I've been thinking quite a lot recently about the nature of addiction. This is prompted by an exchange on Twitter that mentioned 'functional alcoholism', and a presentation given by Mark Gilman at a recent conference hosted by the treatment provider CRI.
I'm certainly not the person to develop a new or more nuanced understanding of addiction, and this wouldn't be the place for me to do it. But there is something I want to do here that I hope will be useful. It's more of a general point about definitions and how we use concepts. I wrote last week about how pleasure and happiness probably aren't very useful analytic concepts, even if they mean something useful to us in everyday conversation.
You could take an academic, intellectual perspective and suggest that concepts need clarity to ensure we have perfect, Habermasian communication. I struggled to read and understand Habermas, but there's definitely a point something like this that should be made.
I've seen Mark Gilman talk a number of times now, and the central assumptions and conclusions of his presentations have been the same for the past two years at the very least. One of his key contentions is that there are alcoholics or addicts as defined in the 'big book' of the fellowships. And not simply that people who fit that characterisation exist, but they are the only people who are really addicted to substances; there might be others who drink too much for their health, but they're not addicts. This particular group of people who are addicted are best treated using that 'big book'.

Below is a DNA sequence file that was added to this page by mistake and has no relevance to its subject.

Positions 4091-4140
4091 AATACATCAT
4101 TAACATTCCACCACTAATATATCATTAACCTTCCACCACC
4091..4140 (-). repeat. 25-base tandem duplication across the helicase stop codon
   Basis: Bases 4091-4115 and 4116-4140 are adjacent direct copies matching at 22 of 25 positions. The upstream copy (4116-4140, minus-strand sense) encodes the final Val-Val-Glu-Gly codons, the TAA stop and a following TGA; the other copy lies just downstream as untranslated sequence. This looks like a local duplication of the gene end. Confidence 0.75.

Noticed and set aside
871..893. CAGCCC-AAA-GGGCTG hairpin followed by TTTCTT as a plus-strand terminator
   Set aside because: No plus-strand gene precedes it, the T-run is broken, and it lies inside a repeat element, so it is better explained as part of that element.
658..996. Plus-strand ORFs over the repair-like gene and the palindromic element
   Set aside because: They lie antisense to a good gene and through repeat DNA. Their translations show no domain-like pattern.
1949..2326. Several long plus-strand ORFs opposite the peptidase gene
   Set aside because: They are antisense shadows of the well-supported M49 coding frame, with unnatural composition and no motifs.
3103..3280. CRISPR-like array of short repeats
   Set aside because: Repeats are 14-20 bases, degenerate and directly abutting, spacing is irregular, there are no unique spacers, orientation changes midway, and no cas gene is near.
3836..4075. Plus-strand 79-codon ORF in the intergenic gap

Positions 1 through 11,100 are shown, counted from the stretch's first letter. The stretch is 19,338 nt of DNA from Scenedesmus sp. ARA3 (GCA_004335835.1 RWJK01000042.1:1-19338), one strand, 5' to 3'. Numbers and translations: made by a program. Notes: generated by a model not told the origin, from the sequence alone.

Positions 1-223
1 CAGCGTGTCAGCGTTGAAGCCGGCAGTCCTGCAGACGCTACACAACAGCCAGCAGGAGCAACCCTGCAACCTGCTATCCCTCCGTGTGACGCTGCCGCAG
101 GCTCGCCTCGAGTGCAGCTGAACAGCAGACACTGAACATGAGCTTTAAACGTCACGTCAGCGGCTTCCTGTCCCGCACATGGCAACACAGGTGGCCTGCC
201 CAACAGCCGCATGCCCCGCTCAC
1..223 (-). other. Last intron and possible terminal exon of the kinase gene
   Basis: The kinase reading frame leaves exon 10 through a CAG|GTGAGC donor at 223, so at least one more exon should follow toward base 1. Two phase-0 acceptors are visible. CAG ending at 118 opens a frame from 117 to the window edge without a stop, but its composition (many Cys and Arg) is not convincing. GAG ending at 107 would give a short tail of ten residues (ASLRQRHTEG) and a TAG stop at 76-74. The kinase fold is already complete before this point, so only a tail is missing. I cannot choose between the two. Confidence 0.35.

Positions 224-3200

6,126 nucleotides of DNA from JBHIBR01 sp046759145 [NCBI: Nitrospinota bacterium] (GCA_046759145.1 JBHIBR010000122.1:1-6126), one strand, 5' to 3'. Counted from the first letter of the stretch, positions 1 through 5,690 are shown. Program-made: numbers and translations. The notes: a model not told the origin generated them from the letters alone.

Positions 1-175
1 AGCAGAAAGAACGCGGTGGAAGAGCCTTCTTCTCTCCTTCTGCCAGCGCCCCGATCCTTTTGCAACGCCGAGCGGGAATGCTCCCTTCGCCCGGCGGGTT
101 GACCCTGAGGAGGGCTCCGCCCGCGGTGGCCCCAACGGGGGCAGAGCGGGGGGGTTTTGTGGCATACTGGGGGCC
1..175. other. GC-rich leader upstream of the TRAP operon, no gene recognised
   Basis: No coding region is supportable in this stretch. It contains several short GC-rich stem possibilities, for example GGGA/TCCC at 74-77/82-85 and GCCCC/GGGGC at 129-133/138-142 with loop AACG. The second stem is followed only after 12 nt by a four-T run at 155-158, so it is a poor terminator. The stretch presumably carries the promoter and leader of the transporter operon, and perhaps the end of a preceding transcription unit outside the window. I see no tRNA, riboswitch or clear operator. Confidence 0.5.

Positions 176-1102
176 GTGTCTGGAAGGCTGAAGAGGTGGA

This seems perfectly reasonable, if it works. That is, if AA or NA work for that category of people, we should absolutely be encouraging them to access these services.
I'm not going to question that evidence base here. There's plenty of lively (and often uninformed) debate on that issue already.
But here's the rub. When we talk about 'addiction', what do we mean? Some people would argue that the term is so disputed and inexact that we should cease using it entirely.
But Mark Gilman would argue that he's doing the opposite of this: he's using it precisely, with a very narrow but clear definition - taken from the 'big book'. And for these people, the idea of 'controlled drinking' could be hugely destructive. This is certainly a different perspective from the New Directions conference I attended this summer where there was something of a retrospective on 'controlled drinking', and researchers like Marc Lewis expressed their admiration for this stream of work.
And here's where my sociological, methodological objection comes in. I don't subscribe to some Platonic model whereby concepts pre-exist human thought and signify some kind of absolute reality (that we may or may not grasp) and we're on a process of working out what addiction 'really' is.
Instead, I'd argue that any such concept isn't god-given, but only exists as a human construct, and is only useful insofar as it helps us to understand the world around us.
And so the authors of the study I link to above are right: if 'heavy use' gets us further to understanding what's going on and how to address it, then let's stop using the term addiction as a technical, clinical term. I happen to disagree, but at least the debate is taking place on the right terms.